- The side-tables take a bit of fixing into place with wing-nuts and we wouldn’t trust them with anything very heavy – certainly not a large saucepan of food.
- The fabric shelf needs to be fitted as it adds stability to the legs. There’s still quite a bit of wobble, though.
- The carrying handle and locking catch are a huge improvement on those of the 400ST (see below for more on that).
- Our main gripe is with the windshield/lid, which is held in place by one very small catch that slips into a tiny groove. Why they didn’t put one on the other side to make the lid less wobbly, we’ve no idea. It tends to give the cooker an unstable feel.
This is a smaller, lighter model without legs and side-tables, but with a small grill. Our test model let us down badly. The very flimsy plastic handle broke off when we first lifted the stove out of its packing box. This handle needs to be strong, not only for carrying what is a fairly weighty piece of camping kit, but also because you need to use the handle when folding the stove flat.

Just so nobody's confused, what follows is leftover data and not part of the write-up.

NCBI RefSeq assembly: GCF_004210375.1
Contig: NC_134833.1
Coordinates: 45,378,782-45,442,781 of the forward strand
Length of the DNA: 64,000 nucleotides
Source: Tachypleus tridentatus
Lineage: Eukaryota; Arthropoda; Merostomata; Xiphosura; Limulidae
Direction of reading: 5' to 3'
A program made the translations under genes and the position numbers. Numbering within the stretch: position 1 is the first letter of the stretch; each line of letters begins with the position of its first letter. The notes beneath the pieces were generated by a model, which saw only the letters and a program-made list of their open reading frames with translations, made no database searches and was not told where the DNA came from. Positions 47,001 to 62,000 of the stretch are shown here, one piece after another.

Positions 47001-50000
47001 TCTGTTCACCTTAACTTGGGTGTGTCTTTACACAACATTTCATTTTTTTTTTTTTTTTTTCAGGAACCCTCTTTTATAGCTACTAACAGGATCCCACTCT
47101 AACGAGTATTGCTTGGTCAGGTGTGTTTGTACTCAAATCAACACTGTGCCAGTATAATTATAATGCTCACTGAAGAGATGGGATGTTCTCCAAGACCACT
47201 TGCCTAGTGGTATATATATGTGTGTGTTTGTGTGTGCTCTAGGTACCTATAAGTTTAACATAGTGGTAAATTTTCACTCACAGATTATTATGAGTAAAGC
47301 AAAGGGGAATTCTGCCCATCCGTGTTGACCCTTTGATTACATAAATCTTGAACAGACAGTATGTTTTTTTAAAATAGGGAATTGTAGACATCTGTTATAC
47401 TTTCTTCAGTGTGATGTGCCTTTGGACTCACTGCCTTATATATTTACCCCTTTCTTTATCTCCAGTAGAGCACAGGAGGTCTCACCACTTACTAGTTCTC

- The hinges that fold the stove lock into position, which makes for stable cooking. However, they’re a real nuisance to unlock, requiring a lot of fiddling and some near-misses for trapped fingers.
- The catch which keeps the stove folded is positioned under the carrying handle in such a way that you can’t click it into place unless you start to move it as you lower the lid.
- The unit sits on curved plastic feet. These are flimsy and we had no confidence that they’d stand up to even light use.
The Xcelerate technology is really something we’d like, especially its ability to cope with a breeze when cooking, but it’s let down by a poor product overall.
In the UK, it seems you can only buy this with a built-in stand. The German version – the 600SV – looks ideal because it’s smaller and simpler. The 600SV looks sturdier, but seems to be available only in Germany or very expensively on Amazon.
So, leave the Xcelerate alone, choose one of our other suggestions for camping stoves… and let us know what works for you!